The Town of Ponoka will flip the switch on an expanded Christmas… Continue reading

Alberta’s chief medical officer of health, Dr. Deena Hinshaw, announced the province surpasses one million COVID-19 tests Friday. (Photo by Chris Schwarz/Government of Alberta)
COVID-19: Central zone active cases up by 100 in last 24 hours

Most central Alberta communities under province’s enhanced measures list

file photo
Wetaskiwin, Maskwacis RCMP search warrant seize drugs; numerous charges laid

39-year-old Wetaskiwin man, Wayne Wiebe charged with 21 criminal code offences.

.
Alberta confirmed more than 1,500 COVID-19 cases Sunday

Central zone active cases slightly up

Kyle Charles poses for a photo in Edmonton on Friday, Nov. 20, 2020. Marvel Entertainment, the biggest comic book publisher in the world, hired the 34-year-old First Nations illustrator as one of the artists involved in Marvel Voice: Indigenous Voices #1 in August. THE CANADIAN PRESS/Jason Franson
VIDEO: Indigenous illustrator of new Marvel comic hopes Aboriginal women feel inspired

Kyle Charles says Indigenous women around the world have reached out

Prime Minister Justin Trudeau speak to the media about the COVID-19 virus outside Rideau Cottage in Ottawa, Friday, Nov. 20, 2020. THE CANADIAN PRESS/Adrian Wyld
Canada’s inability to manufacture vaccines in-house will delay distribution: Trudeau

First doses of COVID-19 vaccine expected in first few months of 2021, prime minister says

This undated photo issued by the University of Oxford shows of vial of coronavirus vaccine developed by AstraZeneca and Oxford University, in Oxford, England. Pharmaceutical company AstraZeneca said Monday Nov. 23, 2020, that late-stage trials showed its coronavirus vaccine was up to 90% effective, giving public health officials hope they may soon have access to a vaccine that is cheaper and easier to distribute than some of its rivals. (University of Oxford/John Cairns via AP)
VIDEO: How do the leading COVID vaccines differ? And what does that mean for Canada?

All three of the drug companies are incorporating novel techniques in developing their vaccines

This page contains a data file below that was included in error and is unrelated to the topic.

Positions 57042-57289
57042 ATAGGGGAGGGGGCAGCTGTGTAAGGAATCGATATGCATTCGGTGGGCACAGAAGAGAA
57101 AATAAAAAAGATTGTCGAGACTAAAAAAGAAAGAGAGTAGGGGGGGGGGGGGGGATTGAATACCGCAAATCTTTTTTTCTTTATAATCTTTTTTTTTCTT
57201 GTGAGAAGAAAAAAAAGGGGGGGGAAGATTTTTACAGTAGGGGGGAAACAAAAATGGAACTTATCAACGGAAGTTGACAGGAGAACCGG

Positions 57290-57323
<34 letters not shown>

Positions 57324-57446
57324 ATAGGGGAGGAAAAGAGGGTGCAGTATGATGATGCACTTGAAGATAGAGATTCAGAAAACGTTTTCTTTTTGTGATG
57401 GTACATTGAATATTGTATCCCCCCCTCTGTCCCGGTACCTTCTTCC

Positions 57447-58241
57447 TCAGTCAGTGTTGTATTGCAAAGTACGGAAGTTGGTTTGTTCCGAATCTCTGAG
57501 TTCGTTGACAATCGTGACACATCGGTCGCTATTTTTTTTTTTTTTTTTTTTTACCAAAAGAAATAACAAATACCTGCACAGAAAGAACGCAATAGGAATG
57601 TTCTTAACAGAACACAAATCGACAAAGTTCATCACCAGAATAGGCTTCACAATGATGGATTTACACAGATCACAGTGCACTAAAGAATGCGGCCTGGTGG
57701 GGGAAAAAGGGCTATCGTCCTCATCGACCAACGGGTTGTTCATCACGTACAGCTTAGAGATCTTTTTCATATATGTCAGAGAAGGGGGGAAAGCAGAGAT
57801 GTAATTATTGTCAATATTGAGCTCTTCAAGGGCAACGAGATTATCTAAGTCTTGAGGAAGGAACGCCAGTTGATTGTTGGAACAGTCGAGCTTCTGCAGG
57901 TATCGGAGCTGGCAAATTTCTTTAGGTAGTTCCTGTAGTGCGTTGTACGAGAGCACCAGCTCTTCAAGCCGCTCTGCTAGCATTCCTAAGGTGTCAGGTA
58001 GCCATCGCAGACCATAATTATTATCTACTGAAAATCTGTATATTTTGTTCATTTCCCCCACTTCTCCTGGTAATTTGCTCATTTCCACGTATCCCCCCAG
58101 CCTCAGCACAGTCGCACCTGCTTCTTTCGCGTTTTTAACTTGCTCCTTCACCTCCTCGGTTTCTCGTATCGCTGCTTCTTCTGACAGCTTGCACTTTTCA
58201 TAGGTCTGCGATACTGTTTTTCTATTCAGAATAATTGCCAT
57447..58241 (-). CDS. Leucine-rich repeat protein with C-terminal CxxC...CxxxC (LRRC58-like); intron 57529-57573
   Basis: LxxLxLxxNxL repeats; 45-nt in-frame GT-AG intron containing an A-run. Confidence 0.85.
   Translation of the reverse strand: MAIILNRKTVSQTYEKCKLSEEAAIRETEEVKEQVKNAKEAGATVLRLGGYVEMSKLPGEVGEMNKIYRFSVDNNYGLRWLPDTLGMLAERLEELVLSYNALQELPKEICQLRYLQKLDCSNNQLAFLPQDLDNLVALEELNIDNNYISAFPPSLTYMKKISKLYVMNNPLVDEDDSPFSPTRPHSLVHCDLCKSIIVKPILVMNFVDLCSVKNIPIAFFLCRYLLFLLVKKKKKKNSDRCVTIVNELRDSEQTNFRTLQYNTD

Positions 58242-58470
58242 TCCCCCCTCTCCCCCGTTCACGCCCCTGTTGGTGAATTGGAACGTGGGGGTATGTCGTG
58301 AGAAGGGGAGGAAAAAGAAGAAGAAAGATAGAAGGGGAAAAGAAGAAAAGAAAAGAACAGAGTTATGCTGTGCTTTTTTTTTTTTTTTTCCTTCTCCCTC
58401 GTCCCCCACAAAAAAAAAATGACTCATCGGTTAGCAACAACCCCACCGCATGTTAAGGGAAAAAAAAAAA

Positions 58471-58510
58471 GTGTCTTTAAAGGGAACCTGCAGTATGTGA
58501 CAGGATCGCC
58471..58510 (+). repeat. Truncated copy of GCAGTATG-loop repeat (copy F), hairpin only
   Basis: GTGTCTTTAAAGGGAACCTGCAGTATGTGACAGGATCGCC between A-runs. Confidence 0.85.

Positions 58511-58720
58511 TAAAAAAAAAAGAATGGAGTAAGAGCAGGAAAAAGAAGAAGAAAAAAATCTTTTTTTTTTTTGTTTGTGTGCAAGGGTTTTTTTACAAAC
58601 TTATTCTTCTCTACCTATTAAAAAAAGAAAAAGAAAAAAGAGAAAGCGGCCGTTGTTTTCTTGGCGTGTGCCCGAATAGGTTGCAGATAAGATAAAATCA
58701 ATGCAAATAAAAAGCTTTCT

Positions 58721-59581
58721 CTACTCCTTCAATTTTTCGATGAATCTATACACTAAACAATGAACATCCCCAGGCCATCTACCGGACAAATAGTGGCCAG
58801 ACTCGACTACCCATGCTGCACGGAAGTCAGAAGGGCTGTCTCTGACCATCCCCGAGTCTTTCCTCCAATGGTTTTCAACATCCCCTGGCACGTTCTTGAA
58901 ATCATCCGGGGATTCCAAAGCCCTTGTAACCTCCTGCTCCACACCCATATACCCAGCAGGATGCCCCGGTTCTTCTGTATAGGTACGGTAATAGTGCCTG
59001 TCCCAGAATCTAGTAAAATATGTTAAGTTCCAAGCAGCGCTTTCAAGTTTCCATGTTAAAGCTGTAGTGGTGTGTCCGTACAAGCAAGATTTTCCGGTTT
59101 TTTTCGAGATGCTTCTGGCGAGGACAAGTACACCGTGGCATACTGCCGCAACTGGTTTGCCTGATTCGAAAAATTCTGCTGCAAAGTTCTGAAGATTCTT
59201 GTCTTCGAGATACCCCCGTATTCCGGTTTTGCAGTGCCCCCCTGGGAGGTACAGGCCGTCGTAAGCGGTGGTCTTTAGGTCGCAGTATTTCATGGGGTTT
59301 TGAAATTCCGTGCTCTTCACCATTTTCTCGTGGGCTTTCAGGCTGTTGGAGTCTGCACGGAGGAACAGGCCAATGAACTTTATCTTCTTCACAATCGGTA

Ilaria Rubino is shown in this undated handout image at University of Alberta. Alberta researcher Rubino has developed technology allowing mostly salt to kill pathogens in COVID-19 droplets as they land on a mask. THE CANADIAN PRESS/HO-University of Alberta
Alberta researcher gets award for COVID-19 mask innovation

The salt-coated mask is expected to be available commercially next year after regulatory approval.

Russ and Luanne Carl are sharing about their experiences of fighting COVID-19 this past summer. (Photo submitted)
Stettler couple opens up about COVID-19 battle

Luanne and Russ Carl urge others to bolster personal safety measures amidst ongoing pandemic

This 2019 photo provided by The ALS Association shows Pat Quinn. Quinn, a co-founder of the viral ice bucket challenge, died Sunday, Nov. 22, 2020, at the age of 37. (Scott Kauffman/The ALS Association via AP)
Co-founder of viral ALS Ice Bucket Challenge dies at 37

Pat Quinn was diagnosed with Lou Gehrig’s disease, also known as amyotrophic lateral sclerosis, in 2013

Minister of Justice and Attorney General of Canada David Lametti speaks with the media following party caucus in Ottawa, Tuesday, January 28, 2020. THE CANADIAN PRESS/Adrian Wyld
Exclusion of mental health as grounds for assisted death is likely temporary: Lametti

Senators also suggested the exclusion renders the bill unconstitutional

Claudio Mastronardi, Toronto branch manager at Carmichael Engineering, is photographed at the company’s offices in Mississauga, Ont., Thursday, Nov. 19, 2020. As indoor air quality becomes a major concern in places of business, HVAC companies are struggling to keep up with demand for high quality filtration systems. THE CANADIAN PRESS/Chris Young
Business is booming for HVAC companies as commercial buildings see pandemic upgrades

‘The demand right now is very high. People are putting their health and safety ahead of cost’

Prime Minister Justin Trudeau speak to the media about the COVID-19 virus outside Rideau Cottage in Ottawa, Friday, Nov. 20, 2020. THE CANADIAN PRESS/Adrian Wyld
Long-awaited federal rent subsidy program for businesses hurt by COVID-19 opens today

The new program will cover up to 65 per cent of rent or commercial mortgage interest

Most Read